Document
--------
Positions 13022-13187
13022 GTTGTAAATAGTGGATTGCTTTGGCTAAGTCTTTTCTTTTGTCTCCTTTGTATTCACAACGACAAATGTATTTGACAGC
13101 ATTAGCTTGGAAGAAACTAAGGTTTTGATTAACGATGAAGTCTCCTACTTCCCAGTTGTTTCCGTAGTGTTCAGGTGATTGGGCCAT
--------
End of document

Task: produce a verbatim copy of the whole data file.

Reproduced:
Positions 13022-13187
13022 GTTGTAAATAGTGGATTGCTTTGGCTAAGTCTTTTCTTTTGTCTCCTTTGTATTCACAACGACAAATGTATTTGACAGC
13101 ATTAGCTTGGAAGAAACTAAGGTTTTGATTAACGATGAAGTCTCCTACTTCCCAGTTGTTTCCGTAGTGTTCAGGTGATTGGGCCAT